Our concern with suggestive in-court identification procedures has been noted in a number of cases. In United States v. Ravich, 421 F.2d 1196, 1202 (2d Cir.), cert. denied, 400 U.S. 834, 91 S.Ct. 69, 27 L.Ed.2d 66 (1970), during eyewitness testimony at a pretrial hearing on identification procedure, the prosecutor suggested that the defendants absent themselves. While they did not do so, they did "move from the counsel table to less conspicuous positions in the courtroom," where they were identified nevertheless. In United States ex rel. Phipps v. Follette, 428 F.2d 912, 915 (2d Cir.) cert. denied, 400 U.S. 908, 91 S.Ct. 151, 27 L.Ed.2d 146 (1970), citing Foster v. California, 394 U.S. 440, 89 S.Ct. 1127, 22 L.Ed.2d 402 (1969), Judge Friendly ventured that "there is always the question how far in-court identification is affected by the witness' observing the defendant at the counsel table." In Kaylor, we held that identification testimony that amounted to a "show-up" was not per se inadmissible, but rather depended upon the "totality of the circumstances." 491 F.2d at 1131, citing Neil v. Biggers, 409 U.S. 188, 93 S.Ct. 375, 34 L.Ed.2d 401 (1972). We held that identification by a witness who returned to the stand to make an identification that he had not made during earlier testimony was not reversible error, at least in the absence of any suggestion that the prosecution was purposely or in bad faith attempting to bring the confrontation about in the fashion that it occurred. In Brathwaite v. Manson, 527 F.2d 363, 367 (2d Cir.1975), rev'd on other grounds, 432 U.S. 98, 97 S.Ct. 2243, 53 L.Ed.2d 140 (1977), Judge Friendly, in dictum, calls attention to the "perfunctory type of identification where the defendant is sitting at the counsel table...." Id. at 367 n. 6. The opinion says that "indeed it would seem that only the apparent weakness of this kind of identification, along with its traditional character, saves it from condemnation as being itself impermissibly suggestive." Id. In Boyd v. Henderson, 555 F.2d 56, 61-62 (2d Cir.1977), an in-court identification based on an impermissibly suggestive initial confrontation at a Wade hearing (see United States v. Wade, 388 U.S. 218, 87 S.Ct. 1926, 18 L.Ed.2d 1149 (1967)) was held to be harmless error, even though the Wade confrontation was suggestive because the witness's identification occurred "while petitioner was the only black male and the only defendant in the courtroom."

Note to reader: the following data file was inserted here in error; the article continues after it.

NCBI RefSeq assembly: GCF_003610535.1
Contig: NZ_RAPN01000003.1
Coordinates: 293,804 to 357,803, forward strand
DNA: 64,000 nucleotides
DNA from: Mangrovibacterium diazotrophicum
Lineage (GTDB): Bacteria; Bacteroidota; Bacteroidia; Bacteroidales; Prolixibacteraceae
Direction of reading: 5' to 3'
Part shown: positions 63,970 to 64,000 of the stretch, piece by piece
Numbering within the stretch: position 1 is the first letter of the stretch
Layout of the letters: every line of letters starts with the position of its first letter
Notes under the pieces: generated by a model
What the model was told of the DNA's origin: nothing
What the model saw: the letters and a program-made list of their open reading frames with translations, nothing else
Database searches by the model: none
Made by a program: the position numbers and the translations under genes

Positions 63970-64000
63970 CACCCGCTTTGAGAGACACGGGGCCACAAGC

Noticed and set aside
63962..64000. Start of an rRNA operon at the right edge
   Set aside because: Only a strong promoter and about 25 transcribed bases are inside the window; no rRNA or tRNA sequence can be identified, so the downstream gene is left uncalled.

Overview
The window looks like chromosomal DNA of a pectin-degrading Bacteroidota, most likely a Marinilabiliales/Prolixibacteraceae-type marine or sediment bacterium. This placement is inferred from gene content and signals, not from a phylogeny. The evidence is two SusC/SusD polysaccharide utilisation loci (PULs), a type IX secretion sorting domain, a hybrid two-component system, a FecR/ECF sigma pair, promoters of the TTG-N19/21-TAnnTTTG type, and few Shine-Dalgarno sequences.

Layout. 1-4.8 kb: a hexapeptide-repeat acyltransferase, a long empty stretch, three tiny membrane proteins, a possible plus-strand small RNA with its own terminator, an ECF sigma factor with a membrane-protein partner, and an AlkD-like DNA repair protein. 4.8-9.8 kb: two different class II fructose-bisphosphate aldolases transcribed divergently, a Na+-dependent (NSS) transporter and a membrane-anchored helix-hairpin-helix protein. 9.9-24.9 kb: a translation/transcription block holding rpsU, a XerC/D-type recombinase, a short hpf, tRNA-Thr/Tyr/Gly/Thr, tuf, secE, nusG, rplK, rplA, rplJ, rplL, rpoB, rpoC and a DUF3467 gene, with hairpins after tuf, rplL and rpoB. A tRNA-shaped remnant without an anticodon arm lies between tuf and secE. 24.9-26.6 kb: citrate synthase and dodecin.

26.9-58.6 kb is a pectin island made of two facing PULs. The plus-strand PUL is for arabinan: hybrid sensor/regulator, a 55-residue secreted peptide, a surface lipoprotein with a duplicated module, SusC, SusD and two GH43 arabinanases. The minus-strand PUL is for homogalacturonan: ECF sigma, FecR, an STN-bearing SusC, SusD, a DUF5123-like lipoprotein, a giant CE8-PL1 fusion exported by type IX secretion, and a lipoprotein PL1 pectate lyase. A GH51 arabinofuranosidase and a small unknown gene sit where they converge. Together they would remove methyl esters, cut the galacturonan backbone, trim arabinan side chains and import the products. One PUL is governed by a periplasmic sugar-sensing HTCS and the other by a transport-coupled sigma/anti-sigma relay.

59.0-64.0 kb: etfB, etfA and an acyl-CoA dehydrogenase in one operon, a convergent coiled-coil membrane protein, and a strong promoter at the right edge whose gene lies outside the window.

Perhaps the case which has considered the question most carefully in this circuit is United States v. Brown, 699 F.2d 585, 593-94 (2d Cir.1983). In Brown, there was no pretrial lineup. The defendants were alerted a week prior to trial that there had also been no selection from a photo spread, and that an eyewitness was expected to make a positive identification in court at trial. The defendants failed to request a lineup or any other protective procedure, "such as having the defendants sit in the audience among other individuals of the same general appearance, or having federal employees who fit their description sit near them at the defense table." 699 F.2d at 593. In light of these circumstances, Judge Mansfield's opinion for the majority held that the in-court identification was not a violation of the defendant's rights or abuse of discretion by the trial judge. The court alerted the district courts of this circuit to the proposition that